It's all in the mind!
"If you want your children to be intelligent, read them fairy tales. If you want them to be more intelligent, read them more fairy tales."
Hands up if you know who said that... Well, I'll tell you - it was Albert Einstein, and he was right.
The imagination of a child is a beautiful thing. As a teacher, you can exploit this to create a classroom environment that is both comfortable and safe, and scary and adventurous... and full of fantastical educational possibilities.
Kids may be young and have a limited knowledge of their surroundings and the world in general but they have first class instincts. If you play your hand well, you can create a wonderful learning world for them.
Over the past five years I have studied this closely with the kids I teach and as each year progresses their own sense of what is allowed to be 'unreal' changes a little bit, but always there seems to be a formula for fantasy that works. (More on that later.)
Maybe it takes a teacher with the mind of a child to really tap into what works and what doesn't and, unfortunately, most of what I've seen does not!
It is this lack of respect for a child's instincts that gets me so frustrated.
Trawling YouTube and computer 'apps' has left me disappointed and appalled at what passes for 'useful and rewarding edutainment.' The mountain of garbage that masquerades as 'fun learning for kids' is absolutely staggering in both its volume and collective uselessness.
I'd say that almost every video I watch on YouTube that professes to be 'educational' and ‘fun' for kids is in actual fact, lazy, dull and unimaginative crap made by lazy, dull and unimaginative educators.
If YOU like it, they will, too.
I feel better now I've got that off my chest, but it does anger me that this garbage is seen by parents and teachers to have any value at all.
A lot of it is well meaning. There has been a considerable effort made to produce this stuff but that doesn't make it any more than what it is... a feeble-minded attempt to profit from the cash-cow industry of trying to make education fun and attractive to kids.
If you really enjoy your work and genuinely like your students then you'll already have the skillset needed to be able to determine what kids will enjoy while they are learning. My rule of thumb is... if I don't like it, my students won't either.
If you are bound by a strict curriculum then your options may be somewhat limited. In most Thai schools though, if you are accepted as a serious teacher by your colleagues and your employers then you can work in your own methods of teaching with your own materials.
The rules of fantasy plots have always been the same, from the centuries old, nightmarish tales of The Brother's Grimm to modern movies like Harry Potter.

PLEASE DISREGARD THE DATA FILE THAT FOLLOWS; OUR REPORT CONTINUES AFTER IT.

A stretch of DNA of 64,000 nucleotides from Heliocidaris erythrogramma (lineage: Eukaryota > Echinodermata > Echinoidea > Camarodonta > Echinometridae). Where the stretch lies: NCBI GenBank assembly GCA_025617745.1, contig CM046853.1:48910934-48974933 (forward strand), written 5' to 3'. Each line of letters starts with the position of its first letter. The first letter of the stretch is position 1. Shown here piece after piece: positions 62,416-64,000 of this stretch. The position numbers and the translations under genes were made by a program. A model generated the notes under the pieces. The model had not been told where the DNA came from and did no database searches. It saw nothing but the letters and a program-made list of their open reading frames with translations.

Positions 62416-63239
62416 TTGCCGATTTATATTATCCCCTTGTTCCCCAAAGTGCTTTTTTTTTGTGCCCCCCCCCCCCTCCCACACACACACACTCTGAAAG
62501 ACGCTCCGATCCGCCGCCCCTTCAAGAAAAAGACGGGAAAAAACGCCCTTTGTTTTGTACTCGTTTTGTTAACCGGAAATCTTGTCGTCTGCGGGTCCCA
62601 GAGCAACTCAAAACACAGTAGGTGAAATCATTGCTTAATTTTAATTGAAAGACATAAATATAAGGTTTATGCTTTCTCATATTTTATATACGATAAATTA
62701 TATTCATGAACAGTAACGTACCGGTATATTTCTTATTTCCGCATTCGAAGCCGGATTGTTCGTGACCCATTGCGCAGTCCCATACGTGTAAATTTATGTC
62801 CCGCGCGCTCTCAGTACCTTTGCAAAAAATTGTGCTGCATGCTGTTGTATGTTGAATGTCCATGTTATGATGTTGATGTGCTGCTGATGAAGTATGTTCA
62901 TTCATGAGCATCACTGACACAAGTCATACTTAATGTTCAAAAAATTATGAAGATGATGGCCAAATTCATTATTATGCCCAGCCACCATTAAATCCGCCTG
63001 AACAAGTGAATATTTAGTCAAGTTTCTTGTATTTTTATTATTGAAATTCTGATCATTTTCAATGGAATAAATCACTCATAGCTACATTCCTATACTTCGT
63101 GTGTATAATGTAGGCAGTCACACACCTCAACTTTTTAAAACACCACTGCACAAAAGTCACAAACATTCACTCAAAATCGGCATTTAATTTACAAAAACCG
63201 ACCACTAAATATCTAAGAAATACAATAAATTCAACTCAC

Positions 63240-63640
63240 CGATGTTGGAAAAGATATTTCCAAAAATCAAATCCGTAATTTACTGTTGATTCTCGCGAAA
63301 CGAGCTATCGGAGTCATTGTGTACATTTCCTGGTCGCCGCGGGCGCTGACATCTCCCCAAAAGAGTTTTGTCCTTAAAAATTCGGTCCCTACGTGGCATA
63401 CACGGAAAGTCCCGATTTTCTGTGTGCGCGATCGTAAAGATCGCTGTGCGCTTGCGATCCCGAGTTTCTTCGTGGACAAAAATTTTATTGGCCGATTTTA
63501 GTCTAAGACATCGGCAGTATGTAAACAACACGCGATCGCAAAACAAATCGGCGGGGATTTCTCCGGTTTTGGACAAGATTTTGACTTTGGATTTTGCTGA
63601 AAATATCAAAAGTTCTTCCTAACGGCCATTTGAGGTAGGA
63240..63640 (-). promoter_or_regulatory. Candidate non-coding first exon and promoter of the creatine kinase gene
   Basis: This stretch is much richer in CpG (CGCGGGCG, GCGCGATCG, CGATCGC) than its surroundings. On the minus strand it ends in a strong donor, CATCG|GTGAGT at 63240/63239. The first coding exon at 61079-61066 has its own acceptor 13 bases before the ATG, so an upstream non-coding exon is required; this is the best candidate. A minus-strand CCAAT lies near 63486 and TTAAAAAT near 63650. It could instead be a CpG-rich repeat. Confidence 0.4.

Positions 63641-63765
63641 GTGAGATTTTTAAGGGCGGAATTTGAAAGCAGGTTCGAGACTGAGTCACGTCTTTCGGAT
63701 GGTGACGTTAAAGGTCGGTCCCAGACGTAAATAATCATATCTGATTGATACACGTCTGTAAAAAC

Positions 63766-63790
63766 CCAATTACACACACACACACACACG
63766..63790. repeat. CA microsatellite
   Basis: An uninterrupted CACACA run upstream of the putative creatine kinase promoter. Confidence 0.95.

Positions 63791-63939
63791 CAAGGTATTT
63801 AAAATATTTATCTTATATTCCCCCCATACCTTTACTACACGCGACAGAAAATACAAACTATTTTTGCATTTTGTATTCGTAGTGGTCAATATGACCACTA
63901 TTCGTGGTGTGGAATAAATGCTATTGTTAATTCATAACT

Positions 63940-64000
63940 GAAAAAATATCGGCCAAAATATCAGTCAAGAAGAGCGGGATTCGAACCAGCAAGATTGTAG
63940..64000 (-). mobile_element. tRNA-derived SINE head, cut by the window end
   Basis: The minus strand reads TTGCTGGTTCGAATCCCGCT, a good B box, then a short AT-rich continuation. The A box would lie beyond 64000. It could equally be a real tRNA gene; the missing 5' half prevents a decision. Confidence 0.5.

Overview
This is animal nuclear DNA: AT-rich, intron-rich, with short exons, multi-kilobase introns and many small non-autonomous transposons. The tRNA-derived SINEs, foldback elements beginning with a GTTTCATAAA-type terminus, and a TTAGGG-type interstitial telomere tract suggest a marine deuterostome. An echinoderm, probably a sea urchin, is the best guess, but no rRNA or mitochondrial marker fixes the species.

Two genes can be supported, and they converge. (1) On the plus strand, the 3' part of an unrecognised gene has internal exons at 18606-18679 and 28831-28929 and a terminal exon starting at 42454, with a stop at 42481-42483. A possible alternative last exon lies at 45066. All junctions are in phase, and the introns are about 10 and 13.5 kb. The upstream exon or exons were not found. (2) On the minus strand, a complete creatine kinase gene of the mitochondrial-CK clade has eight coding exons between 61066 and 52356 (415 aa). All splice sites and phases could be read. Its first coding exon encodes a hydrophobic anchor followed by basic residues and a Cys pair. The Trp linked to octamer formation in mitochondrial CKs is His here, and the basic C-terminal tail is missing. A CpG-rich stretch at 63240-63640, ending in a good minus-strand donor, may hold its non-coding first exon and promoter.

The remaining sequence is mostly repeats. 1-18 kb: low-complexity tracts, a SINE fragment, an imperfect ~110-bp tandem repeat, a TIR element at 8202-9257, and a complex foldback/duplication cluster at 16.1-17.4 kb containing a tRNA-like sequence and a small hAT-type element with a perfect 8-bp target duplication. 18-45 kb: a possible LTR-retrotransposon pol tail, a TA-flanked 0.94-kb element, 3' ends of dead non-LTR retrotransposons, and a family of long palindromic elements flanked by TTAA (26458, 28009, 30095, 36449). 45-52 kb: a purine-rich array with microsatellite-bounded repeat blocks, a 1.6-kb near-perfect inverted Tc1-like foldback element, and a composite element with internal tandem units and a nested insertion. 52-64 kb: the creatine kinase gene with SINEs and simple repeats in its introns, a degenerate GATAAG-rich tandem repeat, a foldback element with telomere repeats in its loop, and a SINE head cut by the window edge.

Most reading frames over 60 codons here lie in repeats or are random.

There has to be someone you can identify with or root for, there have to be good guys and bad guys... and in the end, the good guys must win.
That's it. It's not complicated. Every story ever told (that was worth telling) is based on this simple recipe. There are different ways of telling these fantasies ranging from Snow White to Star Wars but the song remains the same.
For educators, the secret is to know which worlds to adopt and adapt into teaching tools.
Over the years I've come up with many different, interesting and varied fantasy worlds with which to hypnotize my prathom students (aged 12 and under) but none of them have had the enduring and addictive effect of Chitty Chitty Bang Bang. This incredible movie has all the ingredients needed to make English classes fascinating and addictive.
To make it work as a teaching tool took hundreds of hours of preparation. It's a very long movie and some of it is a bit naff. So I edited it down to three half-hour chapters and added colored captions. Over the course of a month, we watch, study and learn English in this fantasy world. There are quizzes after each episode and related apps the students can play, too.
Believe in the unreal!
Whatever you think of the impact this has on the actual learning of the English language, for me and my students, it's just plain good fun. When Thai youngsters are faced with a bewildering subject to learn at school, half the battle that teachers have is getting kids to take an interest in it.
If you have the freedom at your school, there are few better ways of capturing your student's attention than through fantastical worlds of make-believe. It has worked for centuries in the past and it can work for you today.